In or around 1982, I was invited to attend a unique conference.
A large Seattle based re-insurance company had selected a group of 25 business women from around the country to visit their Home Office and enjoy several days of events designed to educate and entertain us. My employer had no qualms allowing me to attend, especially since all expenses were paid by the hosting company.
Though I had achieved some career success by that time, it was infantile compared to the impact of business women on today’s global opportunities. At thirty-something, I was excited and also a bit anxious, hoping there was no quiz when I arrived.
Once checked into our luxurious individual hotel rooms, the group enjoyed a reception and overview of the days to come. The two events that caught my immediate attention were:
- Georgetown University Professor speaking on “Potty Parity”
(Very interesting and entertaining, sorry I don’t recall her name)
- Dinner cruise on the Puget Sound
As we moved into the second day of our conference, new faces became immediate friends and I recall a group of about 5 of us staying up half the night exchanging work “war” stories and girl talk.
The last evening of our stay was celebrated with the highly anticipated dinner cruise. The vessel’s dining area revealed round tables glistening with lovely candlelight, flowers, and pristine linen. My assigned seat was between two attendees I had noticed earlier.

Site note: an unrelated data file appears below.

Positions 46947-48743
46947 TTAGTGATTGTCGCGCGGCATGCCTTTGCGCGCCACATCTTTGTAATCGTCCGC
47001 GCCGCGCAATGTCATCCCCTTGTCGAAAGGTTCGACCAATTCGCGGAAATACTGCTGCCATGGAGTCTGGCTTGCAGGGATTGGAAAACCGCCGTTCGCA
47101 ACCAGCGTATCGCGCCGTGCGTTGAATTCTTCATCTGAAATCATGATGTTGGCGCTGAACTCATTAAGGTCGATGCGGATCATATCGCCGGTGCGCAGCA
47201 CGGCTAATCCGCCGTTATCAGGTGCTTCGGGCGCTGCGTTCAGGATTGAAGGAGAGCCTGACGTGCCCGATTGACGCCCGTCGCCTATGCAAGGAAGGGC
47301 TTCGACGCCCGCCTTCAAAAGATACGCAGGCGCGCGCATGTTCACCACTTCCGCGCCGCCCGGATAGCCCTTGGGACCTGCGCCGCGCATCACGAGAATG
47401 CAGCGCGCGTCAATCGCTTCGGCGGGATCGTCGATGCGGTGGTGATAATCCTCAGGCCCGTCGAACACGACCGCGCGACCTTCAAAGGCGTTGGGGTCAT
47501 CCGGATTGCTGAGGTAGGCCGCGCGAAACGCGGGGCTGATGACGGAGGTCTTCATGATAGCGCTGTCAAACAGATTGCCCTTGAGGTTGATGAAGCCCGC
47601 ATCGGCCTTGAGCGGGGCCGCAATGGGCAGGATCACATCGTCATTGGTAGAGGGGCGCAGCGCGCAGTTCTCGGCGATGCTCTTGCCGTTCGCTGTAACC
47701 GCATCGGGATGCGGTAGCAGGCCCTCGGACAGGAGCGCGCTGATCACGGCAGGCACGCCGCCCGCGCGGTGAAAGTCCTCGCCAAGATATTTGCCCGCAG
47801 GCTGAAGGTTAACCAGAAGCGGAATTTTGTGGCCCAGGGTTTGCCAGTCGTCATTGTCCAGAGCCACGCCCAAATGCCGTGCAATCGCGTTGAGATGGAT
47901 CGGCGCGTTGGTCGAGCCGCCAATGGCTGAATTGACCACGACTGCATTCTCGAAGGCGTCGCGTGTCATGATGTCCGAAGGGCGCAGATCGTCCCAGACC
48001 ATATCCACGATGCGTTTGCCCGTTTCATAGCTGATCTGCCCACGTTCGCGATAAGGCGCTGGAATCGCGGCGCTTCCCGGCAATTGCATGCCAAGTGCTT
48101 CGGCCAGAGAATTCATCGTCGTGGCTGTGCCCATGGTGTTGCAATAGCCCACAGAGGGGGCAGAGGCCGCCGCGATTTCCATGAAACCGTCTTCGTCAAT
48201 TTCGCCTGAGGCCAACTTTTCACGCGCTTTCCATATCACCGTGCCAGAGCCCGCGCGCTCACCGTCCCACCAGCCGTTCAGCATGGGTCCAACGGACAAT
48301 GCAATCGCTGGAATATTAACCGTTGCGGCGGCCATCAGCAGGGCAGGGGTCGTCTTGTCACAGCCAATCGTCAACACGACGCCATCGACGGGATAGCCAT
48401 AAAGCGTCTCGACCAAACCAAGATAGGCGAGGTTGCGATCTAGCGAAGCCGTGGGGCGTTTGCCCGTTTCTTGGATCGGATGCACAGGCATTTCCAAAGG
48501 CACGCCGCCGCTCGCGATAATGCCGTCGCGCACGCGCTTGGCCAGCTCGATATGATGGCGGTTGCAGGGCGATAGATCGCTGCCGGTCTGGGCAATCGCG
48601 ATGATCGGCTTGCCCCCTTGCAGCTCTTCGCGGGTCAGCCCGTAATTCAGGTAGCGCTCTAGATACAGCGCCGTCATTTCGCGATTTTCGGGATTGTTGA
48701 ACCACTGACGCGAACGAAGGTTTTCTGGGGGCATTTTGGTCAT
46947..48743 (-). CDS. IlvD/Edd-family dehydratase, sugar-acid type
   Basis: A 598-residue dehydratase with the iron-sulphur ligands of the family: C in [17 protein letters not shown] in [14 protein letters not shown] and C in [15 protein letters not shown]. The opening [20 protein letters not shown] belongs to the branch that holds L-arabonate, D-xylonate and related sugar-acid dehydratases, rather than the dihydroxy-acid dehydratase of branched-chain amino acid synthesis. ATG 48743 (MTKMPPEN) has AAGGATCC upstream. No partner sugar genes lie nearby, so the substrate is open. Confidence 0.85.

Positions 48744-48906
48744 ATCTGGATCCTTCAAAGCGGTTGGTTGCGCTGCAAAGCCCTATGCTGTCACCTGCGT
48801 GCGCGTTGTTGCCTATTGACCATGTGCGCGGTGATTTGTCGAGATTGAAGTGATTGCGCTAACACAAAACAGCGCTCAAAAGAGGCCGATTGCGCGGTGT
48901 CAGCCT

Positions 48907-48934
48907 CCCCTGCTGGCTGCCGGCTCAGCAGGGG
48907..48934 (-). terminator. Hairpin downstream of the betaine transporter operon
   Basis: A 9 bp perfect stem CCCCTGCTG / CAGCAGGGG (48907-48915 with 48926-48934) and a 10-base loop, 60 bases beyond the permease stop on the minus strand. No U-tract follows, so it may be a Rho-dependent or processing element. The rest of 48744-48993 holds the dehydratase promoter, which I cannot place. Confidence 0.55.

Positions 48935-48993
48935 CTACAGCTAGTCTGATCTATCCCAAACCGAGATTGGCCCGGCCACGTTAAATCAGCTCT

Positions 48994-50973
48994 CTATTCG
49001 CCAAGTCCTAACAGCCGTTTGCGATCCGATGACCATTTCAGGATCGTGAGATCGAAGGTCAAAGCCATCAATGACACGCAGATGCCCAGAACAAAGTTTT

I turned to the one on my right for a brief introduction and then met the attendee on my left. I have a standard statement prepared for anyone seated on my left, at a table, on an airplane, bus, etc. So I turned to Sally and said, “Since you’re sitting on my left side, I need to warn you that I’m totally deaf in that ear. So, if you’re speaking and I’m ignoring you, please just tap my hand to get my attention.”
She took my hand, looked into my face, and then said, “Did you have an Acoustic Neuroma?” “How on earth did you know?” I responded. She then explained that her best friend back in Pennsylvania, Ginny Fickel, had the same surgery in 1977 and also had no hearing in one ear.
What a coincidence you might say. I say it was God’s grace. There were no MRI’s or CT scans when I was diagnosed in 1975 and had surgery 4 weeks later. Though these tumors are not usually cancerous, they can overtake important nerves as they grow leaving the patient with lifetime challenges. Today, an Acoustic Neuroma is often diagnosed prior to the appearance of symptoms. For instance, after a car accident an MRI is performed and a small unexpected AN is diagnosed and watched or treated.
Sally was well informed about the surgical procedure and accompanying details. She further surprised me when she revealed that Ginny had recently started a national support group for AN Patients. There was so little information available for us as the surgical procedure was only performed by a few doctors in the country. Ginny’s desire to help other patients understand their diagnosis and treatment options has been fulfilled.
Over the years the ANA has grown to serve nearly 5,000 members including patients, families, friends and health care professionals. Thank you Ginny!
Please join me in celebrating
ANAwareness Week May 8 – 14 , 2016
For additional information please visit www.anausa.org